130 years ago this week, the first motor car race in history took place, the Neuilly-Versailles-Neuilly, a distance of 20 miles, organised by the journalist Fossier. Compte de Dion and his steam tricycle completed the course in 1 hour and 14 minutes – not so fast in a vehicle that could do almost 40 mph. However, one detail should be mentioned – he was the only competitor! [27 April 1887]……. 110 years ago this week, the first production Chadwick was given its initial road test with company Sales manager Harold B. Larzelere driving in the company of journalist Hugh Dolnar, in Pottstown, Pennsylvania, US [27 April 1907]…… 90 years ago this week, Emilio Materassi, driving a Bugatti T35C won the Targa Florio over 5 laps of the 108 km Medio Madonie circuit [24 April 1927]……. The first Dodge Convertible Cabriolet was produced [25 April 1927]……. 80 years ago this week, the first race meeting was held at the Crystal Palace track, called a “miniature Nürburgring” by the British motor press [24 April 1937]. The twisty
circuit with a new “Panamac” non-skid surface was completed in 5 months. The Coronation Trophy was won by Pat Fairfield (ERA). The Autocar magazine ran the following story, full of praise for the track: “If the Crystal Palace can continue to hold public imagination as it did last Saturday, a new phase in the history of racing has begun. The whole thing was a fine spectacle; the roars of racing exhausts seemed to sound from every direction at once. Crowds excited by the cornering, spent a hectic time running up a bank to see one group of turns, running back again, the better to observe another.” Sadly, the onset of the Second World War brought a premature end to racing at the park, but not before Crystal Palace had claimed another ‘first’ when Dick Seaman, one of Britain’s first motor racing superstars, completed a televised demonstration run in his Mercedes W125. The event, held in October 1937, was the first time a motorsport event had been broadcast live on TV……. 60 years ago this week, Mike Hailwood took part in his first motorcycle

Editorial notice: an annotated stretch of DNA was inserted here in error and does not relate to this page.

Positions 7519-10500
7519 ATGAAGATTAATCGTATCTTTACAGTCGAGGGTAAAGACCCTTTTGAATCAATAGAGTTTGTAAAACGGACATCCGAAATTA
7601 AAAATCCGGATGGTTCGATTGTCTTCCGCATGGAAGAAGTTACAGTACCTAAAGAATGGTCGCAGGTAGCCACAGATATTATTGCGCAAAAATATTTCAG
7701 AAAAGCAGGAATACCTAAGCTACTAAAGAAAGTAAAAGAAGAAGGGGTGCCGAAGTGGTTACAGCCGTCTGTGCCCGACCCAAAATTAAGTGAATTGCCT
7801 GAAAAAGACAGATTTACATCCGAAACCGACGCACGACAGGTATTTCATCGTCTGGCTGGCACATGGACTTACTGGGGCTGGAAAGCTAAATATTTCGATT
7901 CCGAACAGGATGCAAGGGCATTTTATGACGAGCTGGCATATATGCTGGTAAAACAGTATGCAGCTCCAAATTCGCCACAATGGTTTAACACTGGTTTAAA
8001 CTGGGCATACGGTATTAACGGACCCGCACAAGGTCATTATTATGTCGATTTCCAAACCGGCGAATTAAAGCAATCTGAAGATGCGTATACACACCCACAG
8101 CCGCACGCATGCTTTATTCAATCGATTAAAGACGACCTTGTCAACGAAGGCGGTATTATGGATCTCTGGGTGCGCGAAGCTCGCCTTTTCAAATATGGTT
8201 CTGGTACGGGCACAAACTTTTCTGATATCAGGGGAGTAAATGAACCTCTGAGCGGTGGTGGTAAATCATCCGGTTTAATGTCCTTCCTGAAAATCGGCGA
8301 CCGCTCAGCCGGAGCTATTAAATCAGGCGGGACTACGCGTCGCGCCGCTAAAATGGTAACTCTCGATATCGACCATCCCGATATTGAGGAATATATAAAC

race, at Oulton Park, England [27 April 1957]……. Paul Goldsmith drove his Smokey Yunick Ford to victory in the 250 lap NASCAR Grand National race at the Greensboro Agricultural Fairgrounds 1/3 mile dirt track in Northa Carolina, US [28 April 1957]. Jack Smith’s factory backed Chevrolet finished 5 seconds behind in second. Under pressure from the manufacturers association, Bill France banned superchargers and fuel injection. Both had been legal because they were available to the public….. On the same day [28 April 1957] the Ferrari Dino 156 F2 debuted in the Naples Grand Prix, Italy with Luigi Musso at the wheel. He finished third. Peter Collins and Mike Hawthorn in their Lancia-Ferrari D50A’s were first and second. Hawthorn sat on pole and also set fastest lap but could not out drive Collins on that day…… 50 years ago this week, Fred Lorenzen, one of the most successful Stock Car drivers in history, announced his retirement at a banquet in his honor [24 April 1967]. Suffering from ulcers, the 33 year